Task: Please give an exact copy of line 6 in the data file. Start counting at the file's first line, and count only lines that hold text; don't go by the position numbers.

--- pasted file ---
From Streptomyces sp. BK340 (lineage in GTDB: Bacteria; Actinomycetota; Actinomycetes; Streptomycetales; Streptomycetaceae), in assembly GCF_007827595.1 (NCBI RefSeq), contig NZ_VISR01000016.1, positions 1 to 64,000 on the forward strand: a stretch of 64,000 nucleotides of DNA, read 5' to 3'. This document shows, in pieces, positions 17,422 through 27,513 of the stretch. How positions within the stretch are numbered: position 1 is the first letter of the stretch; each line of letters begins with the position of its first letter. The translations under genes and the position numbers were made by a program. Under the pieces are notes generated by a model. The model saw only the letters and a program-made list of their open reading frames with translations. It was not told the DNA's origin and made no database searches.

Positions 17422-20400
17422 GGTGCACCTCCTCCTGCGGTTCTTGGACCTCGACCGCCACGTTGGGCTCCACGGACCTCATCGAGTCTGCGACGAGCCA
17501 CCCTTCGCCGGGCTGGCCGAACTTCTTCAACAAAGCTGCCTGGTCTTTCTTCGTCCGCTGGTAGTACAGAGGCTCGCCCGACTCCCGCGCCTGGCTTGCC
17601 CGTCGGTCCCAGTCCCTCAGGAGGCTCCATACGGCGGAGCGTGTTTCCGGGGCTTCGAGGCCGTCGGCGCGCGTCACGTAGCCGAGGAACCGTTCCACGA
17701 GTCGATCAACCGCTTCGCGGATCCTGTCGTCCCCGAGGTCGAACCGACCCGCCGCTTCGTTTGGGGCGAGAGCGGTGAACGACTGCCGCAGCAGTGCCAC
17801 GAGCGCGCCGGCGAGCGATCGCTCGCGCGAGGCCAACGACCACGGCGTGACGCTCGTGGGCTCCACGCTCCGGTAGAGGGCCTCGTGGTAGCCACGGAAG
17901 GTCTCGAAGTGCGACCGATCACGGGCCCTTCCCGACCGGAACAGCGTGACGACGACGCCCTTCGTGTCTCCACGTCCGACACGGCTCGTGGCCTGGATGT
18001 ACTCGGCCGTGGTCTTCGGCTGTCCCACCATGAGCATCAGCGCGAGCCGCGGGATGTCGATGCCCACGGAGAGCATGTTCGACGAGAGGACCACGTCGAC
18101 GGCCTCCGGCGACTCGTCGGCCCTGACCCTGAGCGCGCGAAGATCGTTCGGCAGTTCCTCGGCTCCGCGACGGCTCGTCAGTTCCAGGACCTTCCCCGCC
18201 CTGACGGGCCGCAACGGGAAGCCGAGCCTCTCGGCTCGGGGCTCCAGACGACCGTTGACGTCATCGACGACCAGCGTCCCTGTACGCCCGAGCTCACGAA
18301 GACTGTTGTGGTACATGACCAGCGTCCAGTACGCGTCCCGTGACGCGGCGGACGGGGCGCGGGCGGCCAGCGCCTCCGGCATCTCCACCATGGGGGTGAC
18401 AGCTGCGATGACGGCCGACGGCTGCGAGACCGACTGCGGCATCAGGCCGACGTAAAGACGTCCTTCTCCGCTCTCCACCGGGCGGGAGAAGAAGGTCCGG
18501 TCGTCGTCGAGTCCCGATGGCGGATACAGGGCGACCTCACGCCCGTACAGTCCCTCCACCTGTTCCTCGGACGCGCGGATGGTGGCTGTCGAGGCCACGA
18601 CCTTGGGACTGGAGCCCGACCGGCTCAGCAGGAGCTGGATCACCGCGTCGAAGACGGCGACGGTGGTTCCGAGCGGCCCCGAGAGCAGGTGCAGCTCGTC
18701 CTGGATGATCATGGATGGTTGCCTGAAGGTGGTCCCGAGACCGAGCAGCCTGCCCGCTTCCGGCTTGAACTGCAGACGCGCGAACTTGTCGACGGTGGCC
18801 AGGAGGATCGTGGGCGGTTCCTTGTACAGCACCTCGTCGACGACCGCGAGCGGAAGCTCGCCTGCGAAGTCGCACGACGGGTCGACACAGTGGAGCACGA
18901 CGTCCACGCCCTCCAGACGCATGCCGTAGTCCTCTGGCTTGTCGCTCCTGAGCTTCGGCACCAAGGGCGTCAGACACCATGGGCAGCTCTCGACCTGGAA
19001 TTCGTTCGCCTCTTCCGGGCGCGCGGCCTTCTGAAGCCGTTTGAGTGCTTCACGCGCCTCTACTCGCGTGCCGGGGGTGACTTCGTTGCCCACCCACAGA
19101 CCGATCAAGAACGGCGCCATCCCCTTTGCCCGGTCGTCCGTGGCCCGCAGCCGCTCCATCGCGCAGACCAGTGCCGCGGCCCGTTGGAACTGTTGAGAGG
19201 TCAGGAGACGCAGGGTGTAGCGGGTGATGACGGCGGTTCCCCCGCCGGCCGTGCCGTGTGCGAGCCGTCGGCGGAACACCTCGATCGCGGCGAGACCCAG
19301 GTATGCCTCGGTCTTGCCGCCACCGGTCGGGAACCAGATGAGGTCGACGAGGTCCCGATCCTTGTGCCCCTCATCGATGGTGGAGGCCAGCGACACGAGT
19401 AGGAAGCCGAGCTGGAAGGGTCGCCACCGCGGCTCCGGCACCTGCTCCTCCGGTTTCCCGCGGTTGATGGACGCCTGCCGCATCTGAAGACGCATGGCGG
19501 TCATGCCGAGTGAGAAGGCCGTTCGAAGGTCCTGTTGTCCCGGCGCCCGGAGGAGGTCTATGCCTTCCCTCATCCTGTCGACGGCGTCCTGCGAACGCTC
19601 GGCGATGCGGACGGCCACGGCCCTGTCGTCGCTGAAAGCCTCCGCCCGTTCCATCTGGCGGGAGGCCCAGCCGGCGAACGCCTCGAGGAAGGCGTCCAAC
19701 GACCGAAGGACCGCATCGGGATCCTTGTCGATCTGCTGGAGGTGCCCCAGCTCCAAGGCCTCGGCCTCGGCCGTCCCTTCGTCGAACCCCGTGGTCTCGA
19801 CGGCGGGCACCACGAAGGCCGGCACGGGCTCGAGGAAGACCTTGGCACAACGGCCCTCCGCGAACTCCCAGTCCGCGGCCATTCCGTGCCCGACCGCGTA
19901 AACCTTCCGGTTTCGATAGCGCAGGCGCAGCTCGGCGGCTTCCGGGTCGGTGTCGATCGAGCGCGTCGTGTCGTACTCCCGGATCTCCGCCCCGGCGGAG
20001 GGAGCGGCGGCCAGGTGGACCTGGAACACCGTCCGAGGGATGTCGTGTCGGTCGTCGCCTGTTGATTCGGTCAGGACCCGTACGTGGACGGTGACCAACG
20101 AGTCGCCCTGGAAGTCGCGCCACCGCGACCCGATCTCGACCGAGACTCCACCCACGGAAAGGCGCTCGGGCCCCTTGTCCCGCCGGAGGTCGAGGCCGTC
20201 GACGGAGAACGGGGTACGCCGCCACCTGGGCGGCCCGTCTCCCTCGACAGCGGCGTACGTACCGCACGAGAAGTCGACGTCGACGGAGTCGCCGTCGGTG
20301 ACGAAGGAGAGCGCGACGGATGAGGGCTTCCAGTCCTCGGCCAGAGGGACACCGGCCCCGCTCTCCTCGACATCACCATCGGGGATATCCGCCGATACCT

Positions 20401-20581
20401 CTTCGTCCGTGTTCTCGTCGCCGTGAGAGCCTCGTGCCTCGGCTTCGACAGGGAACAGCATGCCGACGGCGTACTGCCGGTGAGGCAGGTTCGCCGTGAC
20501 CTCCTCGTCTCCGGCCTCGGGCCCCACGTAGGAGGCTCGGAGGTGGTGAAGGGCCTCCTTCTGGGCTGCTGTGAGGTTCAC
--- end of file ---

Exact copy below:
17701 GTCGATCAACCGCTTCGCGGATCCTGTCGTCCCCGAGGTCGAACCGACCCGCCGCTTCGTTTGGGGCGAGAGCGGTGAACGACTGCCGCAGCAGTGCCAC